Here's one for the road for poor Caliban

This week I made a promise to write about what would become of me if I spent a night on the town without booze. I've been meaning for some time to scale back on drinking, and thought a night of high culture would make for a nice diversion.

So I figured catching William Shakespeare's "The Tempest" at the Elizabethan Stage in Ashland would be the perfect place for this experiment.

A warning: I've never liked Shakespeare. Maybe it was spending four years having "Hamlet" and "A Midsummer Night's Dream" pounded into my skull as an undergraduate English major.

And then there was grad school, but I've made large gains recently in suppressing those memories, so it's best not to even go there.

I'd read "The Tempest" my freshman year and remember chuckling at certain parts of it. I do recall arguing with a classmate, who claimed the play was ol' Bill's attempt to grapple with English colonialism, that "The Tempest," when it's all said and done, isn't really about much of anything.

Imagine my shock and horror Tuesday night upon realizing "The Tempest" is really about alcoholism.

A quick run-down of the plot, or what passes for a plot, according to Mail Tribune Shakespeare beat writer Bill Varble, suggests the Bard was mailing this one in.

Prospero, a magician and former duke of Milan, has been marooned on an island with his young daughter, Miranda, for 12 years when he decides to play matchmaker. He whips up a storm that fetches a handsome bachelor from a passing ship belonging to his rival Alonso, the king of Naples.

Anyway, Prospero, who would've fit perfectly in the Antebellum South, owns a few slaves, one of them being this gnarled mutant named Caliban, whom he insults and threatens throughout the play.

Poor Caliban. A brief look at his life leaves no mystery as to why he's on the fast track to Alcoholics Anonymous.

He was raised by this hideous witch of a mother named Sycorax. A 2003 Swedish study published in "The Lancet" reported children reared in single-parent families are twice as likely to become alcoholics.

And as crappy as that situation must have been, things probably worsened after Prospero killed Caliban's mother and bragged about it to everyone. Think about it. You're just getting used to the idea of being raised by a supernatural Mommie Dearest when some wizard shows up out of nowhere and snuffs her.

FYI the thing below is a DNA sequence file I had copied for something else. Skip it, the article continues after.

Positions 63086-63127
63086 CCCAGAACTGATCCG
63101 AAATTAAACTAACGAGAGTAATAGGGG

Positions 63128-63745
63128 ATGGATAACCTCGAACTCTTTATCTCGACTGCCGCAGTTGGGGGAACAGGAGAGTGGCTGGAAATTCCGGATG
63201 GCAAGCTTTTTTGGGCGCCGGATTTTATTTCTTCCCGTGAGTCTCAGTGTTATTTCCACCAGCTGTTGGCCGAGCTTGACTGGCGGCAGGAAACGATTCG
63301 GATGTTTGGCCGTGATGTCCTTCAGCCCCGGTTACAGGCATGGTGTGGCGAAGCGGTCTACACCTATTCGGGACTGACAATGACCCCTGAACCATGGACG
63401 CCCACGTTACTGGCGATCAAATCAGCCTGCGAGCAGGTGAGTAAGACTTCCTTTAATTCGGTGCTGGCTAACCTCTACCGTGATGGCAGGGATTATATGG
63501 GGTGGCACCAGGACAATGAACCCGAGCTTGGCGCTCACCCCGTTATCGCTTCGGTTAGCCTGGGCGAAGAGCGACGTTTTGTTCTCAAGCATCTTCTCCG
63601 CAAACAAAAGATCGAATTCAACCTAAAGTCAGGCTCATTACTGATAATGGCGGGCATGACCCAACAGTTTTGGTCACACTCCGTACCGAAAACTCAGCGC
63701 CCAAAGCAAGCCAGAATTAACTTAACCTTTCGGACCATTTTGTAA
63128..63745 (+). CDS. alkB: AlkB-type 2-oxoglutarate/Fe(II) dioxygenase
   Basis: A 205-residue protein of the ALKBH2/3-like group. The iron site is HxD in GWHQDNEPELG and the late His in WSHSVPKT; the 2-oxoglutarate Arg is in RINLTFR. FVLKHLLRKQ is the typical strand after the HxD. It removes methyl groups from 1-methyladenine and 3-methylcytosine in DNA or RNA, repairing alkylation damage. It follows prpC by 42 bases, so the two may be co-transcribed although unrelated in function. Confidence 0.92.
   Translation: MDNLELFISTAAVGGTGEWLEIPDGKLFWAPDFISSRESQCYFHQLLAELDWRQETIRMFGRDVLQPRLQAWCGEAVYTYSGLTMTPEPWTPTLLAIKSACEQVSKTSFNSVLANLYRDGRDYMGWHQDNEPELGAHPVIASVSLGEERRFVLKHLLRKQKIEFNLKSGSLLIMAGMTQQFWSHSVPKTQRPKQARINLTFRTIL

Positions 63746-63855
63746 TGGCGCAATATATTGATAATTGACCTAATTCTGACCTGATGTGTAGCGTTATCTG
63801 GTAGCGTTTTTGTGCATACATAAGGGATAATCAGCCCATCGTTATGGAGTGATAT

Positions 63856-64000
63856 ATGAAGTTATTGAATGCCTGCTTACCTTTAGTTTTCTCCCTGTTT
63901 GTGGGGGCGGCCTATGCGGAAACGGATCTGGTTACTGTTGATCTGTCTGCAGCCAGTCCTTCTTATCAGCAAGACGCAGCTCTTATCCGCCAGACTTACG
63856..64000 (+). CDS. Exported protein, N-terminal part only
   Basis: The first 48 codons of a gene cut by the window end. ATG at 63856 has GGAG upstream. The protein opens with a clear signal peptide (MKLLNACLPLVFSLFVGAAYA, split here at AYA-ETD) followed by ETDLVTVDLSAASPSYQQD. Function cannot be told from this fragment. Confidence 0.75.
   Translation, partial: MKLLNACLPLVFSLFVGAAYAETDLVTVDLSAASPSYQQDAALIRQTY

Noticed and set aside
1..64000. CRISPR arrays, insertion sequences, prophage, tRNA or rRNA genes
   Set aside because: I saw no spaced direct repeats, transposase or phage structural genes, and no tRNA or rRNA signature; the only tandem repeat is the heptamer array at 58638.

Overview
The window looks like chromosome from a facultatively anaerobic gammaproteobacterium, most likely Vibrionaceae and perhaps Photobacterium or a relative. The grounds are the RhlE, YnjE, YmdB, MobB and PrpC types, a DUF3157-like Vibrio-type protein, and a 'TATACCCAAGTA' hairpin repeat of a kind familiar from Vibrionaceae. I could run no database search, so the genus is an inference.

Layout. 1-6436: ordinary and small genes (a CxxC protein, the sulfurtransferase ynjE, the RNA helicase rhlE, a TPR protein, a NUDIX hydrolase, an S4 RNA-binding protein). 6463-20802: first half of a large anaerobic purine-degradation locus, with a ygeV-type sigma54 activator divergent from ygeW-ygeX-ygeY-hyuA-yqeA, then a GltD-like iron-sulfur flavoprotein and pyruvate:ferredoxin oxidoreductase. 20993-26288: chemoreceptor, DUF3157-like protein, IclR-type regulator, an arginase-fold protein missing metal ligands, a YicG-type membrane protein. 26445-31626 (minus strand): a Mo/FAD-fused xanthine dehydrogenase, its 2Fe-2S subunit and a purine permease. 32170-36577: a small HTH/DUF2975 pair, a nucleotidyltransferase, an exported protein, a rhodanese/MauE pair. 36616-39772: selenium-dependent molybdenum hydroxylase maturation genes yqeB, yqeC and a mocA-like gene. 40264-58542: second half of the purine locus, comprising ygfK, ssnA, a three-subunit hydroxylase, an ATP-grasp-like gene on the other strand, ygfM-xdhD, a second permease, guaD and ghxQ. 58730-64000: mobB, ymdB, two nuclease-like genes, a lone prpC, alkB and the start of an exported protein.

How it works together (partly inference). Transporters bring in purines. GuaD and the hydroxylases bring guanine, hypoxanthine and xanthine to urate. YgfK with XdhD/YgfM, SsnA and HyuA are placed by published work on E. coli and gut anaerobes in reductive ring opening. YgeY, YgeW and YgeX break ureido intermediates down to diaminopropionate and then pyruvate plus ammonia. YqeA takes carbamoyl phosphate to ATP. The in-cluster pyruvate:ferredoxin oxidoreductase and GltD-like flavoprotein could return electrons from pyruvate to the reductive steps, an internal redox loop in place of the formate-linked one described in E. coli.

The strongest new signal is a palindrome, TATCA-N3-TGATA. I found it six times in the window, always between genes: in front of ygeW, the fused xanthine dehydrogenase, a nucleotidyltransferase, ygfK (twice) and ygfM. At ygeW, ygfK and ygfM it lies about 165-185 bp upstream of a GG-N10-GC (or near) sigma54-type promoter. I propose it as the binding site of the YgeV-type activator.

Then said wizard proceeds to slap chains on your legs and inform you that you are now his slave. And when you step out of line, Prospero promises he'll "rack thee with old cramps," whatever the hell that means, but it doesn't sound fun.

Caliban's ugly, too. And he smells like fish. Not that it matters, because there are no women on the island besides Prospero's harpy daughter whose hobby seems to be berating him every chance she gets.

Caliban spends the early part of the play moping around until these two shipwrecked party boys Stephano and Trinculo show up with a cellar full of wine. Caliban partakes and finds his world properly rocked.

Like most alcoholics, Caliban's first instinct is to slough off work in favor of drinking. "I'll bear him no more sticks," he says of Prospero before staggering off with the boys.

But his cry of freedom is short-lived as he becomes so enamoured of Stephano, the great provider, that he swears allegiance to him. "'Ban, 'Ban, Ca-Caliban, Has a new master," he sings. It can be argued that he's speaking to the wine as much as he is Stephano. Does it really matter? Slavery is slavery, whether it be in chains or at the bottom of a bottle.

At the end of the play Caliban languishes with a brutal hangover and his new friends. Alcoholics often find themselves drawn to others who share the disease. Most of the time these people don't even like each other all that much, but it hurts to drink alone sometimes.

Sure, Prospero finally takes pity on Caliban and sets him free after 12 years' hard labor. For Caliban, it's akin to being freshly paroled from prison.

So here he is, alone on an island, on parole and with no good woman to keep him on the straight and narrow. I think he's going to head for Stephano's wine stash and set forth on a legendary binge.

I would.

After seeing "The Tempest" I stopped by Martino's for a Rogue Dead Guy Ale to mull over the poor bastard's fate. So much for my dry evening. I had to have one for Caliban.

They label "The Tempest" a romance, but I liken it more to a Charles Bukowski poem or a Merle Haggard song. A bleak chronicle of failure that begins and ends on a bar stool.

Caliban even utters one of those false gonna-change-my-ways-or-else lines I've heard so many times in dives across the country.

"...I'll be wise hereafter, And seek for grace," he says.

Sure you will, bro. Right after you finish that last one.

Reach reporter Chris Conrad at 776-4471 or

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